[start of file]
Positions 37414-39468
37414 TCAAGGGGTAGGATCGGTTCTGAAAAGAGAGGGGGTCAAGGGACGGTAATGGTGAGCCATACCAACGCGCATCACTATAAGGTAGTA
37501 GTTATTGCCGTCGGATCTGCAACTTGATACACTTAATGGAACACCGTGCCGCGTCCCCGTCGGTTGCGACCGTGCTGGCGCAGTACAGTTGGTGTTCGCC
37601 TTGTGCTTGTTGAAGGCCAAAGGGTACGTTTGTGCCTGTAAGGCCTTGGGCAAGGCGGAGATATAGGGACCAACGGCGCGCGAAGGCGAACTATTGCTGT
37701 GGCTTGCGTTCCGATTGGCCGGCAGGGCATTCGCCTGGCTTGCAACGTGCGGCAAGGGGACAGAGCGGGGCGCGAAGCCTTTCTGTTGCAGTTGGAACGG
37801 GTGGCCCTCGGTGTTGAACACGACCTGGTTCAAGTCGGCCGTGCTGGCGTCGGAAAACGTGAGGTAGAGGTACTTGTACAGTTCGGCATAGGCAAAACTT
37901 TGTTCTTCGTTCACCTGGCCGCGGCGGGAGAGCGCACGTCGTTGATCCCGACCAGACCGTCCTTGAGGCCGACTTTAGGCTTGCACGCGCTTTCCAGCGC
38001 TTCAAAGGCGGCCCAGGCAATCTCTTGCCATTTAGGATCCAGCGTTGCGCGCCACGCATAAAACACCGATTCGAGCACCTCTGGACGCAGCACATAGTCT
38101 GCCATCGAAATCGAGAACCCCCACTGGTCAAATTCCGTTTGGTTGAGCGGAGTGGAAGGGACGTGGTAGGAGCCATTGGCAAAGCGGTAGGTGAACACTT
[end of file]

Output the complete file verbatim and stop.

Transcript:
Positions 37414-39468
37414 TCAAGGGGTAGGATCGGTTCTGAAAAGAGAGGGGGTCAAGGGACGGTAATGGTGAGCCATACCAACGCGCATCACTATAAGGTAGTA
37501 GTTATTGCCGTCGGATCTGCAACTTGATACACTTAATGGAACACCGTGCCGCGTCCCCGTCGGTTGCGACCGTGCTGGCGCAGTACAGTTGGTGTTCGCC
37601 TTGTGCTTGTTGAAGGCCAAAGGGTACGTTTGTGCCTGTAAGGCCTTGGGCAAGGCGGAGATATAGGGACCAACGGCGCGCGAAGGCGAACTATTGCTGT
37701 GGCTTGCGTTCCGATTGGCCGGCAGGGCATTCGCCTGGCTTGCAACGTGCGGCAAGGGGACAGAGCGGGGCGCGAAGCCTTTCTGTTGCAGTTGGAACGG
37801 GTGGCCCTCGGTGTTGAACACGACCTGGTTCAAGTCGGCCGTGCTGGCGTCGGAAAACGTGAGGTAGAGGTACTTGTACAGTTCGGCATAGGCAAAACTT
37901 TGTTCTTCGTTCACCTGGCCGCGGCGGGAGAGCGCACGTCGTTGATCCCGACCAGACCGTCCTTGAGGCCGACTTTAGGCTTGCACGCGCTTTCCAGCGC
38001 TTCAAAGGCGGCCCAGGCAATCTCTTGCCATTTAGGATCCAGCGTTGCGCGCCACGCATAAAACACCGATTCGAGCACCTCTGGACGCAGCACATAGTCT
38101 GCCATCGAAATCGAGAACCCCCACTGGTCAAATTCCGTTTGGTTGAGCGGAGTGGAAGGGACGTGGTAGGAGCCATTGGCAAAGCGGTAGGTGAACACTT